A popular traditional dish among the H’Mong people, thang co is a staple in every mountain market throughout northern Vietnam. Despite its unpleasant smell and taste, the dish has been modified to fit the palates of both local and foreign tourists. This has allowed for the dish to remain popular amongst both visitors and locals alike.
To make a delicious thang co, Gia said he had to venture to remote minority markets to purchase ponies and mature goats. Rising in the wee hours of the morning, they slaughtered the animals and chopped their meat, bones, and intestines into pieces to make a flavorful stew served in a large hot pot.
To sample the delicacy, diners use their chopsticks to pick up the succulent pieces of meat and intestines, then dip them into a bowl of spicy sauce for an unforgettable flavor.
“It’s certainly an acquired taste, made easier to enjoy when accompanied by copious amounts of corn wine,” Thang Do, a traveler from Ha Nam Province, told The Hanoi Times.
According to the H’mong ethnic people, the dish of thang co is a flavourful combination of salt and spices, such as thao qua (cardamom) and dia dien (pineapple peel), which give it a unique, spicy-sweet aroma. It is traditionally served with men men, a type of bread made from corn flour.
Because the dish is served in a large bowl, ethnic people never eat Thang Co alone. They usually sit around low tables on mats in restaurants and enjoy the meal with a glass of corn wine or other alcoholic beverages. At ethnic minority markets, such as the one in Meo Vac, Thang Co is a favorite among the men, who often gather around a fire and the large hot pot, sipping the dish, conversing, and drinking wine from morning until afternoon.
A Funky and Unforgettable Tourist Attraction
Experience something truly unique and unforgettable with a visit to a funky tourist attraction. Whether you’re looking for something fun and unusual to do on vacation or you’re just searching for a unique experience close to home, these attractions are sure to add some extra interest to your trip. From historic sites to interactive museums, you’ll be sure to find something that will keep you entertained for hours.
From quirky museums to underground art galleries, explore some of the most fascinating tourist attractions around. Discover hidden gems like the International UFO Museum and Research Center in Roswell, New Mexico or the famous Bodies Exhibit in Las Vegas. Get a taste of history with a visit to one of the many historic sites around the world, such as the Eiffel Tower in Paris or the Great Wall of China.
For a truly unforgettable experience, check out interactive tourist attractions like the Mystery Spot in Santa Cruz, California or the AtmosFEAR! Scare Factory in Canada. There’s also the Ripley’s Believe It or Not! Odditoriums across the United States and Canada, offering a wide range of strange and unusual items.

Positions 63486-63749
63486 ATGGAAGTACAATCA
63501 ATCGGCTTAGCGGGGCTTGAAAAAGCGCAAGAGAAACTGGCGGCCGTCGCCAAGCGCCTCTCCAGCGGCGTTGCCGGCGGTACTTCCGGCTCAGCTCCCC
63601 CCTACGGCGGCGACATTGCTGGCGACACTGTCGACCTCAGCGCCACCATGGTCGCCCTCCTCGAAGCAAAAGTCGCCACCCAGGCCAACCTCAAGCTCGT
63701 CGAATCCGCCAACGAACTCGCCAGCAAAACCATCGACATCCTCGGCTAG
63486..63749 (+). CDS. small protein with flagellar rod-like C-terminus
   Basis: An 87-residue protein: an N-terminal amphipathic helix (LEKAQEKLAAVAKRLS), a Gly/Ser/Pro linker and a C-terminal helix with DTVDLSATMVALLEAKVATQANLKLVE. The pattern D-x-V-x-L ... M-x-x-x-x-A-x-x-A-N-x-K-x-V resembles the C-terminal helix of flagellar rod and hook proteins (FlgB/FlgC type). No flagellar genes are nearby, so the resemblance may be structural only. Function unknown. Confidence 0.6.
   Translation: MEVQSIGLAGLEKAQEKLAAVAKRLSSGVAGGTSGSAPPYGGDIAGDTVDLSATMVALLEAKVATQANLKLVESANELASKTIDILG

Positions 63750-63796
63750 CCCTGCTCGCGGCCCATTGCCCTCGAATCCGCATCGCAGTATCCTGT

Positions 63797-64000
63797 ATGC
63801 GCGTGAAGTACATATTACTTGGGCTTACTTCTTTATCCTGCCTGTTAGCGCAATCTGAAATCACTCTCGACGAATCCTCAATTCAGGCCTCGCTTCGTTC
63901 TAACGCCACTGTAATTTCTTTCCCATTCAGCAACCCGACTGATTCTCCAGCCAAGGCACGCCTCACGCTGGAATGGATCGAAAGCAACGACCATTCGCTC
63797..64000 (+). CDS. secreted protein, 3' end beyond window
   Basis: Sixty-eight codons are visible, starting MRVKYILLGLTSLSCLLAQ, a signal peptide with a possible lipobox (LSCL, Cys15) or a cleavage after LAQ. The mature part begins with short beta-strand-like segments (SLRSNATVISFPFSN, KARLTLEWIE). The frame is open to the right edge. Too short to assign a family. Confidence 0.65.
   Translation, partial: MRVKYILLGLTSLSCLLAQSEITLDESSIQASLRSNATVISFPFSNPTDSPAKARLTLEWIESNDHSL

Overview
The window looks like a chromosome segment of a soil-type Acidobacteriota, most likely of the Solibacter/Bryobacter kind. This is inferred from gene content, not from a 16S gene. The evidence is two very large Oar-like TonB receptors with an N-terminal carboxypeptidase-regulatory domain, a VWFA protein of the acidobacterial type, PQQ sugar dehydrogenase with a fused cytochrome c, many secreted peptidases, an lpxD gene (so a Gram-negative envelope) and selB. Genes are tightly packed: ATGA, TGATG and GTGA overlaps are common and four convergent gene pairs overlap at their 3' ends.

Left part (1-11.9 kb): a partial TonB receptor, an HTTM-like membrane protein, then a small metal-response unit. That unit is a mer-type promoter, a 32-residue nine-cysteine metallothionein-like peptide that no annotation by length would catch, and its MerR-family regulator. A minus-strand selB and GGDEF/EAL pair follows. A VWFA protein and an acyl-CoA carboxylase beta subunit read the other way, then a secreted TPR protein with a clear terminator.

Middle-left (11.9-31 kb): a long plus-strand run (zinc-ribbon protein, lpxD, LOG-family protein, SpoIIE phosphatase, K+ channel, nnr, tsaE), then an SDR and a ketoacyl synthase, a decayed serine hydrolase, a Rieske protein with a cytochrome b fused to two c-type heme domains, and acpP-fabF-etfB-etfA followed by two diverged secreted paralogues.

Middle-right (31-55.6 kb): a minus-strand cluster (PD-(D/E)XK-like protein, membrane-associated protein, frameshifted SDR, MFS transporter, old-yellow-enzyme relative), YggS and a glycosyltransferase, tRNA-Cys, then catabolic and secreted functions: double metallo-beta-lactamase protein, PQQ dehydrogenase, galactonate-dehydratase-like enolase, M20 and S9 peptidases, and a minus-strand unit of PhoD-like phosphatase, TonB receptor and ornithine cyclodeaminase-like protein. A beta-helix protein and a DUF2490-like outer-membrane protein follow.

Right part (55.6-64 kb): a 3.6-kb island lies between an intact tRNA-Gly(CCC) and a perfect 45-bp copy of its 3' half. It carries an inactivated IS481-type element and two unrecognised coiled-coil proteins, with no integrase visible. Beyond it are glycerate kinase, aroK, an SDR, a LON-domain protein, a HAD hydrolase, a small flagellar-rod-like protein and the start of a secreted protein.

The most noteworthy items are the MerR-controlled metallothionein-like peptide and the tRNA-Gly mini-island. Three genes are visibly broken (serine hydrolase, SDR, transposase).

So, if you’re looking for an unforgettable experience, why not check out one of the many funky tourist attractions around the world? With so many unique and exciting attractions to choose from, you’re sure to find something that will make your trip even more special.
|The space of Central Highlands’ gong performance in the in Vietnam Ethnology Cultural and Tourist Villages. Photo: Vinaculto|
Covering an area of 1,500 hectares in the Dong Mo Tourism Site of Ba Vi Commune, Son Tay Town in Hanoi (about 42 km from the city center), the Vietnam Ethnology Cultural and Tourist Villages is a complex of traditional Vietnamese architecture that showcases the unique cultural characteristics of the nation. Visitors can explore the different cultural elements such as traditional costumes, customs, and local handicrafts of the various ethnic groups living in Vietnam. They can also witness the spectacular beauty of the surrounding landscape and admire the diverse culture and history of the country. From this complex, visitors can not only appreciate the traditional architecture of Vietnam but also gain a deeper understanding of the culture and its people.
It includes an Ede long house, a Tay stilt house, a Yao house half on stilts and half on the ground, a Hmong house with a roof constructed from pomu or fokienia wood, a Viet house with a tile roof, a Jarai tomb, a Bahnar communal house, a traditional Cham house, and a Hanhi house formed from beaten walls.
Nestled between houses are indigenous trees, meandering along zigzagging paths and crossed by small bridges, a stream winds its way through the area. Visitors can explore the area on foot or by electric car.
From the Big C Supermarket on Tran Duy Hung Street, enter Thang Long Boulevard and drive for seven kilometres. Then turn right and follow the signs to Lang Van Hoa until you spot the village logo on a large red sign in the centre of the road.
Vietnam’s Ethnology Cultural and Tourist Villages provide visitors with an unforgettable experience. These villages offer a unique insight into the culture and history of Vietnam, with many of them having been in existence for centuries. Visitors can explore the traditional ways of life of the various ethnic groups as well as take part in activities like cooking, weaving, and pottery-making. There are also plenty of opportunities to enjoy the stunning natural landscapes and take part in exciting outdoor activities such as trekking, birdwatching, and cycling. With so much to see and do, the Ethnology Cultural and Tourist Villages of Vietnam are sure to provide an amazing and memorable experience.
Dong Mo Tourism Site is located in Ba Vi Commune, Son Tay Town, Hanoi, and is a popular destination for visitors of all ages. The site offers a variety of activities such as sightseeing, camping, and fishing, as well as a range of amenities including restaurants, hotels, and entertainment centers. Visitors can explore the surrounding countryside, enjoy the beautiful scenery, and relax in the peaceful atmosphere. The commune is also home to many historical and cultural attractions, including the ancient Ba Vi Temple and the nearby Ba Vi National Park. Whether you’re looking for nature or culture, Dong Mo Tourism Site has something for everyone!